Next Generation Social Need Screening: The Intersection of Individual-Level Needs and Institutional Violence

By:

Jeannine Casselman, Law & Policy Director and

Samantha Morton – CEO, MLPB

May 25, 2022

While screening for health-related social needs typically focuses on goals like achieving food security and housing stability, many care team colleagues contact MLPB with questions about the role of violence in the lives of the people they serve. The violence takes many forms, such as:

  • Intimate partner violence (IPV)
  • Domestic violence
  • Violence directed at older adults
  • Child maltreatment
  • Community/neighborhood violence

Usually, these consultations with our team relate to a specific event and its impact on an individual or family. For example:

  • Under what circumstances is someone typically eligible for Massachusetts Victim of Violent Crime Compensation?
  • Is a person who was sexually assaulted in their apartment entitled to a transfer on health grounds if they receive a rental subsidy in RI?
  • Who generally is eligible to pursue a “U visa” pathway to immigration status if they witnessed a crime and have cooperated with the police and prosecution to hold the responsible person(s) accountable?

What is becoming clearer, however, to the care teams we partner with, is the inextricable connection between individual-level violence and broader structural (institutional) violence like racism. We need look no further than the May 14 racist massacre of ten people while grocery shopping in Buffalo, NY – an event that joins a staggering and painful trend of anti-Black violence across the United States. This converges with a broader spike in hate crimes against many people of color in recent years. (See the text box below for updates on federal government infrastructure relating to hate crimes.)

The screening conversation in a care setting is an important opportunity to lay foundation for building and sustaining trust. On the one hand, care teams are under unprecedented pressure to engage with social care through efficient screening, triage, and referral – efforts that increasingly are tied to payor quality assurance expectations. On the other hand, not everyone feels trust in the systems/organizations that often are the ‘destination’ of a care team member’s proposed referral (“safe hand-off”). This could be the case whether the proposed resource is a mission-based non-profit organization, a county or state office that manages access to housing or financial benefits, or a lawyer/legal group. In fact, many people have had experiences that prompt them to distrust these resources. Indeed, many care team members themselves have experienced the same institutional violence in their lives as the people they are supporting.

When our colleagues JoHanna Flacks and Renée Boynton-Jarrett wrote about an approach to strengths-based screening of families (published in 2018 by the Center for the Study of Social Policy), their sixth recommendation was that care team members “acknowledge family risks and strengths in a broader historical context.” This means getting more comfortable asking about the reality of institutional/structural violence in people’s lives – a step beyond the 5-to-10-question checklist that most social care team members have at their disposal.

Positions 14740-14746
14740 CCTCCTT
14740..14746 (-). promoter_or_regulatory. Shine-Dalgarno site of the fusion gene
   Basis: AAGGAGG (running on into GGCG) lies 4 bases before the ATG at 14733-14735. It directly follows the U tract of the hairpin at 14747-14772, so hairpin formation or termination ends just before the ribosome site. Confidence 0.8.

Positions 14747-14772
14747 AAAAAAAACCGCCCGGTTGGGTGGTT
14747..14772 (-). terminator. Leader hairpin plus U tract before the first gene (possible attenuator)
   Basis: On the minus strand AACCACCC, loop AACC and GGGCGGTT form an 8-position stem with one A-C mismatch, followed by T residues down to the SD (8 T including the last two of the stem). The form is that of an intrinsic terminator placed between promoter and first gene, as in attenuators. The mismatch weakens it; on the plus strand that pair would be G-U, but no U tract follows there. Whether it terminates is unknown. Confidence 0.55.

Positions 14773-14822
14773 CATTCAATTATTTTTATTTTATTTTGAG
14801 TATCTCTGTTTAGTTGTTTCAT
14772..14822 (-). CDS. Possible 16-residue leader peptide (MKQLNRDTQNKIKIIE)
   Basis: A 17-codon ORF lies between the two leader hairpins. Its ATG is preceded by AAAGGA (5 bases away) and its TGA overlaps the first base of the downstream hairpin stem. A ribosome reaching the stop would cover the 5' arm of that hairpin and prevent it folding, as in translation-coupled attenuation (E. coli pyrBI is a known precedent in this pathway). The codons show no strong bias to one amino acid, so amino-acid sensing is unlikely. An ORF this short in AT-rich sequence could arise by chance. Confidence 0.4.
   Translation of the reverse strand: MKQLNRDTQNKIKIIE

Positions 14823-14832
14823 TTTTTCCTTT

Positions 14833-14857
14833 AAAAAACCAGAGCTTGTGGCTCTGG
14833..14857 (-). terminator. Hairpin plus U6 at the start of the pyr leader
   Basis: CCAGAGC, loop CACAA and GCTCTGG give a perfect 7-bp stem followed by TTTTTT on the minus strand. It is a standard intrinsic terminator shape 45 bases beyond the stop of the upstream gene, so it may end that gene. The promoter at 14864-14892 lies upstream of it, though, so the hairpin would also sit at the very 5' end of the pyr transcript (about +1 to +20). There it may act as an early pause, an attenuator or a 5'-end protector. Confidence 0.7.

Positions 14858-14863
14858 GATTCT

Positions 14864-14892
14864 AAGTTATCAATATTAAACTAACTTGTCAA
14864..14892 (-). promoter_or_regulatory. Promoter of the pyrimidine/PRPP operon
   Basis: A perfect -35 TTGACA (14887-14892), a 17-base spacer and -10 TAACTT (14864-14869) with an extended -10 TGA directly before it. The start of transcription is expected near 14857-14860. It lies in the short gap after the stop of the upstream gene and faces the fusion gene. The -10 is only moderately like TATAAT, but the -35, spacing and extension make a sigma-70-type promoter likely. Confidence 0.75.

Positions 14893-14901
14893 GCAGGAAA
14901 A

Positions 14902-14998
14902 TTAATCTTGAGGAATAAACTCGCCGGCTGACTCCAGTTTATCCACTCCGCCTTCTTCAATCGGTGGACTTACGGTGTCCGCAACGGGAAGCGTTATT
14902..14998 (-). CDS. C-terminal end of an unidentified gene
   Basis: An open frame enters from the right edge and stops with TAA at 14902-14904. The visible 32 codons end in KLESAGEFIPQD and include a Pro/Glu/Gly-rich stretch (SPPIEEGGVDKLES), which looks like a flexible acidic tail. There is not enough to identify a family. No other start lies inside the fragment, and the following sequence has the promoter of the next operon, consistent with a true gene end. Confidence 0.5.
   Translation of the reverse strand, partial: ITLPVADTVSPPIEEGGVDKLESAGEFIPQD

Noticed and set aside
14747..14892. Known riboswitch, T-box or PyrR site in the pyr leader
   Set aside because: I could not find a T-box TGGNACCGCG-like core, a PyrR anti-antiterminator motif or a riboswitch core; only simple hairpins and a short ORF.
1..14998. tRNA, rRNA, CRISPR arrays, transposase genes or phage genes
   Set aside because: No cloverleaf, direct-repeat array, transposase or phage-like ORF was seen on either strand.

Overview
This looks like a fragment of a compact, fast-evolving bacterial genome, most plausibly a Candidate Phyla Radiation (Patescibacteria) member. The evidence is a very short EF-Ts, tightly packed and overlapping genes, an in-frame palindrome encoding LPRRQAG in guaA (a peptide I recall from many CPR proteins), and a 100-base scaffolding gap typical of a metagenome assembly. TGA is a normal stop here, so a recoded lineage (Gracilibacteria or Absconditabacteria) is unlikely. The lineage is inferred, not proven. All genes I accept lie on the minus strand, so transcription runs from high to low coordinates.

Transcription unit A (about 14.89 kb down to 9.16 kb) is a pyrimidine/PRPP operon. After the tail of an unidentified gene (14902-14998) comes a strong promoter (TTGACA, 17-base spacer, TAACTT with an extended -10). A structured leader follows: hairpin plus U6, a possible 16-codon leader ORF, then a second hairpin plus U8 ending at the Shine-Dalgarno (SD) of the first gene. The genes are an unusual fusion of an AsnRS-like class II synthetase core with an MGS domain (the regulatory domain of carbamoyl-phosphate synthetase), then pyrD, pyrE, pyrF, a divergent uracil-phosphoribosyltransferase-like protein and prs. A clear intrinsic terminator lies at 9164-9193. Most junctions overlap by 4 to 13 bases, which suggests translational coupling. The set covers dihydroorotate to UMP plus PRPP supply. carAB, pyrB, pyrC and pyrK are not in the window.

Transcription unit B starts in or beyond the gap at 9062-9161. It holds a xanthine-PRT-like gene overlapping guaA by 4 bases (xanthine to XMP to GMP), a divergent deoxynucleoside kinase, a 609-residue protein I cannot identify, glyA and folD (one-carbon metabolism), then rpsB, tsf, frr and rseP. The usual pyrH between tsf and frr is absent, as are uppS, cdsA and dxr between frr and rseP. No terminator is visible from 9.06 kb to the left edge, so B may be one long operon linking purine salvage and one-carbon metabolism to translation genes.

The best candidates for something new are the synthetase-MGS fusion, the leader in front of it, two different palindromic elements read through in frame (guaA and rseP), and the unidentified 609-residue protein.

Several concrete ways to acknowledge institutional violence in the screening context could include:

  • After someone has screened positive for a health-related social need, but before offering a specific resource, identifying a potential resource and asking the person if they have interacted with it before. If they have, what was that experience like?
  • Setting aside assumptions. Even if one patient/client has had a positive experience with a particular resource, that doesn’t mean their experience is universal. Ask and listen closely.
  • Verifying with the proposed resource, based on the person’s/family’s context, that they are equipped to communicate with people whose first language is one other than English.
  • Observing trends in household-level needs/goals identified during social screening that point to system- and policy-level barriers to health, wellbeing and dignity. And then sharing these observations with social care colleagues, internally and externally.

While screening encounters themselves are not a mechanism to address the root causes of institutional/structural violence, these conversations are an important opportunity. During a social health screening conversation, care team members not only can sharpen their trust-building ‘muscles’ but also develop new kinds of problem-solving skills – like identifying household-level patterns that point to population-level barriers that may be ripe for other kinds of legal problem-solving.

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Justice Department Announces New Initiatives to Address and Prevent Hate Crimes []”

On May 20, 2022, the U.S. Department of Justice announced several new steps to combat hate crimes nationally:

  • Releasing a new report, with the U.S. Department of Health & Human Services, geared to raising awareness of hate crimes and related harms in the context of the ongoing COVID-19 pandemic. This joint DOJ-HHS authorship is important recognition of the connections between health and justice.
  • Initiating new grant programs that will bolster hate crime prevention/reporting/tracking infrastructure at the state and local level;
  • and Hiring a first-ever Language Access Coordinator – sited within DOJ’s Office for Access to Justice.